How to Facilitate a Judgment-Free Conversation about Diabulimia (ED-DMT1)
Successful Diabulimia treatment is only possible when clinicians and therapists are able to align and communicate well.
1. Do your homework
Just as many clinicians may have to do some catching up to educate themselves about eating disorders, you, too, may have to spend some serious time learning more about diabetes before initiating a conversation with a member of your client’s health care team. Informed advocates are the best advocates. Here are some great resources of which to be aware:
The Co-Occurrence of Diabetes Mellitus Type I & an Eating Disorder
Dr. Marghertia Mascolo, MD, CEDS
2. BE PREPARED TO TALK ABOUT LANGUAGE (IN A NON-JUDGMENTAL WAY)
There is almost always a learning curve when figuring out the nuances of communicating about eating disorders. As you might expect, there are even more complexities in navigating conversations about diabulimia and diabulimia patients As your client’s advocate, you do a great service by helping their clinician understand this subtle shift in language.
There are also some unique particulars to learn about communicating with diabulimia clients. Keep these things in mind:
- In general, we want to develop inclusive language that reduces shame and judgment.
- We do not “control” diabetes. We manage diabetes.
- Find out how the client likes to be identified; we are not treating “diabulimics.” We are treating humans who have diabulimia, a misunderstood, life-threatening illness that they did not choose.
- Talking about numbers is unavoidable for diabulimia patients, but it is helpful to talk about reasonable ranges rather than rigid targets.
- Talk about HOW to live with chronic illness; clients will not recover from diabetes or become the “perfect diabetic” but they can recover fully from their eating disorder.
- Remember: diabetes doesn’t follow the rules, even if the patient does. Reacting to the numbers is not helpful. Blood sugar doesn’t tell the whole story. There are many factors to consider.
- Remember: your client has probably already experienced biases related to their diabetes and possibly their eating disorder as well. This could cause them to feel defensive and/or ashamed.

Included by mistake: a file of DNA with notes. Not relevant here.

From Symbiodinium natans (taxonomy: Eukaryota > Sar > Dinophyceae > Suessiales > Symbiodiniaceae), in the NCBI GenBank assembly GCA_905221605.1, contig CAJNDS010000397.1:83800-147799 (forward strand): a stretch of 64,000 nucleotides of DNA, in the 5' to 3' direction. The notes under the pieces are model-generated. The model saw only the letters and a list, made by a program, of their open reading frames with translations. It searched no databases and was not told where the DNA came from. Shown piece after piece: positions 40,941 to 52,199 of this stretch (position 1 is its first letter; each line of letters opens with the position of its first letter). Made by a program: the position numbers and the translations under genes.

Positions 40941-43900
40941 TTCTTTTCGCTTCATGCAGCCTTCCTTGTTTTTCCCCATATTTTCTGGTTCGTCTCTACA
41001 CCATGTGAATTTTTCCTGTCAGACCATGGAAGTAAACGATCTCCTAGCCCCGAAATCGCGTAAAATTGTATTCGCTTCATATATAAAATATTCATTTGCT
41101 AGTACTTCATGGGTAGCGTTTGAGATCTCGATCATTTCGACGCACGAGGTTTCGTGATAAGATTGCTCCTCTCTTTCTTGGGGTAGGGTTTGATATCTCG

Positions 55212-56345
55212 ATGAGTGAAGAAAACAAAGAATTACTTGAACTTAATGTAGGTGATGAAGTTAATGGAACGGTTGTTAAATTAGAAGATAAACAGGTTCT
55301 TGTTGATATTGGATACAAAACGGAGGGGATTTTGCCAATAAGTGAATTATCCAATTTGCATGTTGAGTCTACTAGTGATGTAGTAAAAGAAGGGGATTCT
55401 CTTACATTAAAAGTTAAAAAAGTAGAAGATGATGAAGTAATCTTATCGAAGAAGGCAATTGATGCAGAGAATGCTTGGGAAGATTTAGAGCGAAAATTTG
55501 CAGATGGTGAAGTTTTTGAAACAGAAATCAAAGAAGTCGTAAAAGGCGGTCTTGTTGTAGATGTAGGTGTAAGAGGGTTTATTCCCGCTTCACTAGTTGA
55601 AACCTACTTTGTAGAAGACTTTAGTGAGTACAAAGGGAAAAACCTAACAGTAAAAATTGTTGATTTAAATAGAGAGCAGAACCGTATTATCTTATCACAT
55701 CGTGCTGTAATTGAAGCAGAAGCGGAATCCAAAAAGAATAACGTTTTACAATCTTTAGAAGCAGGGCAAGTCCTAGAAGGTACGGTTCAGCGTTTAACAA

- Remember: the client will not remember everything you say, but they will remember how you made them feel (wise words inspired by the great Maya Angelou).
Try to be patient with clinicians as they work to incorporate these language modifications. At the same time, remind them that the language they use with their patient is a significant part of that individual’s recovery environment and that eating disorder clients can’t heal in an environment of judgment and shame.
3. TONE MATTERS
The tone of this conversation ought to be quite urgent. The mortality rate for people with diabulimia is much higher than that of any other eating disorder and higher still than the mortality rate of diabetes alone. Your client will not be well unless the mental health component of their eating disorder is treated in concert with the physical component of diabetes, and it is important that the clinician understands this.
4. ASK QUESTIONS
When you have these conversations, it’s as much an opportunity for learning as it is for teaching and advocating for your client. Come prepared to ask some questions of your own. For example:
- Ask about the client’s history, like how often they’ve ended up hospitalized for Diabetic ketoacidosis (DKA).
- How “brittle” is the client?